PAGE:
If a fortune teller had “read” my future two years ago, I would have learned that I was at high risk of dying. Soon. A year ago I was diagnosed with the disease that killed baseball legend Lou Gehrig. It’s called amyotrophic lateral sclerosis, or ALS, and mine is moving swiftly. I’d have wanted to know what was headed my way.
We are at the point where such “fortunes” can be told. I’m not talking about the kinds of genetic analyses done by 23andMe or Ancestry.com. I’m talking about something called polygenic analysis. This cocktail of genetics, high-end statistics, and advanced computer models, with a twist of epidemiology, measures the effects of myriad genes for a particular disease and distills them into the risk of that disease. All it takes is the DNA extracted from a sample of saliva.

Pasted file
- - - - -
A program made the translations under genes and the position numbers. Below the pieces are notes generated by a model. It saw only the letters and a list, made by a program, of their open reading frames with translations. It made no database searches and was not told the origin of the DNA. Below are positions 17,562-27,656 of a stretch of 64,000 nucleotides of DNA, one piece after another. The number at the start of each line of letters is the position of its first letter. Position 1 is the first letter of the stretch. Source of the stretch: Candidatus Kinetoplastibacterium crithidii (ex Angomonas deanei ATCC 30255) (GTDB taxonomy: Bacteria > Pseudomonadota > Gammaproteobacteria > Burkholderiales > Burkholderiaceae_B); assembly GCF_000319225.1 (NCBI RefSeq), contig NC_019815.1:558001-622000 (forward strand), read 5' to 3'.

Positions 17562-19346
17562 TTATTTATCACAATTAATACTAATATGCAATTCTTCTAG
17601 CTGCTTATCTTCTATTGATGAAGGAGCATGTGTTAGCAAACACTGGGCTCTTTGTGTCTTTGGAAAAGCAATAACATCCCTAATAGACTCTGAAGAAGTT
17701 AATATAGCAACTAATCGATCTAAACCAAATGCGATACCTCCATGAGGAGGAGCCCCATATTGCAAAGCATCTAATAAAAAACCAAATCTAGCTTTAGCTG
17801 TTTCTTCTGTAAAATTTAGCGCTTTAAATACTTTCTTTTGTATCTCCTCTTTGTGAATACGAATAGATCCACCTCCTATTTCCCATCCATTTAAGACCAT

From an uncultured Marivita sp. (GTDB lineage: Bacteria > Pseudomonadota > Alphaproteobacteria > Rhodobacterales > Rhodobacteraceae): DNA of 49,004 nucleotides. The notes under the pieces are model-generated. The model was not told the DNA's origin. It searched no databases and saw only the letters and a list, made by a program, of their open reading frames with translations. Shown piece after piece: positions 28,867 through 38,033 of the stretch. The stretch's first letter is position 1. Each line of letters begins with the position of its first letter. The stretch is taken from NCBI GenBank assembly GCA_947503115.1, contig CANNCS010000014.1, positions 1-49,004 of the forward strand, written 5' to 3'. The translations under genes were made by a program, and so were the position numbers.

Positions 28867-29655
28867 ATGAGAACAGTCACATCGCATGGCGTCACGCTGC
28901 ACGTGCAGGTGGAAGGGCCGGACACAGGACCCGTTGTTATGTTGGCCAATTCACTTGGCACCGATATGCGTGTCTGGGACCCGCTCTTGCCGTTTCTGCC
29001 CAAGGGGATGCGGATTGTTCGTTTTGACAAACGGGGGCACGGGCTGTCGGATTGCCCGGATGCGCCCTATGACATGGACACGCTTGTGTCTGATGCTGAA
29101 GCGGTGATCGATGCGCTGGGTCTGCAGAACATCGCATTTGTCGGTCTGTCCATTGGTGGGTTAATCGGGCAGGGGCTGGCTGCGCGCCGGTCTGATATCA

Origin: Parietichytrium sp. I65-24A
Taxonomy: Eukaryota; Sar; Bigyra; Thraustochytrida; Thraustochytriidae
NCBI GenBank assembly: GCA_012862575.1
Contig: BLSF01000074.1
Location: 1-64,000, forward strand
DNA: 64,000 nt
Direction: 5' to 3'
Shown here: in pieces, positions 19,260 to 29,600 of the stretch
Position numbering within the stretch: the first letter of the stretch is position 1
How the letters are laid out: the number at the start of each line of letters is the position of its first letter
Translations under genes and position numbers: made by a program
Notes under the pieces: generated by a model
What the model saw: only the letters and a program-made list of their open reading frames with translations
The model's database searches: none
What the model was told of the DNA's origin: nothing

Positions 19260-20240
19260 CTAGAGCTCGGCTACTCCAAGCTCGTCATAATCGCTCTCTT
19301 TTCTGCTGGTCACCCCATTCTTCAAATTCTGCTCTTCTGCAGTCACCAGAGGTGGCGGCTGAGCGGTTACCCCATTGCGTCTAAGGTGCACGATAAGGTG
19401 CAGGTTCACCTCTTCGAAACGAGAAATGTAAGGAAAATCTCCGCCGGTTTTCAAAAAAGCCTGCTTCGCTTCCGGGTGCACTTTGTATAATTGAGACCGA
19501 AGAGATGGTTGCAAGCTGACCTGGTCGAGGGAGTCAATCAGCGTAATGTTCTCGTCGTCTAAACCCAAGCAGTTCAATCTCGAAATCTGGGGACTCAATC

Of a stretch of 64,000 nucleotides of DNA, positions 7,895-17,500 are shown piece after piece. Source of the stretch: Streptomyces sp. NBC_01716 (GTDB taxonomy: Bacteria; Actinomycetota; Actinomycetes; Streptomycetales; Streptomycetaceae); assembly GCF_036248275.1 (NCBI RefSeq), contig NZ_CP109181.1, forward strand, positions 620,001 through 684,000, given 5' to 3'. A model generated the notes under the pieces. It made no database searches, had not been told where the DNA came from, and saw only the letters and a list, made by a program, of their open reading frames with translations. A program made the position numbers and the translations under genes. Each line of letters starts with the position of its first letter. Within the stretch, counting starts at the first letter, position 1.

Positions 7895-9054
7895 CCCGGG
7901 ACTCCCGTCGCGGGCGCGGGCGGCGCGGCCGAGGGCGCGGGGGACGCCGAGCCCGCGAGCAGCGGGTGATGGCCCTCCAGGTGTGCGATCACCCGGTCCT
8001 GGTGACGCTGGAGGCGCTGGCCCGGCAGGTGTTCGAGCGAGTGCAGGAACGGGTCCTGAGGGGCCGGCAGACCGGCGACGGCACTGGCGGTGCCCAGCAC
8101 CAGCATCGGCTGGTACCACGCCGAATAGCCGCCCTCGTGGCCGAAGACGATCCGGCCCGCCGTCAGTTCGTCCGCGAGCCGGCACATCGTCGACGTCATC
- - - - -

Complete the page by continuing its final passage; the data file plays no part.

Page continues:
I ran a polygenic analysis on my own DNA and learned that I carry several common ALS genes that also involve the immune system.
This information gives me something to do about my condition: try immune therapies that just might slow the progression of my disease.
Read full, original post: I have ALS. I wish a polygenic analysis had told me it was coming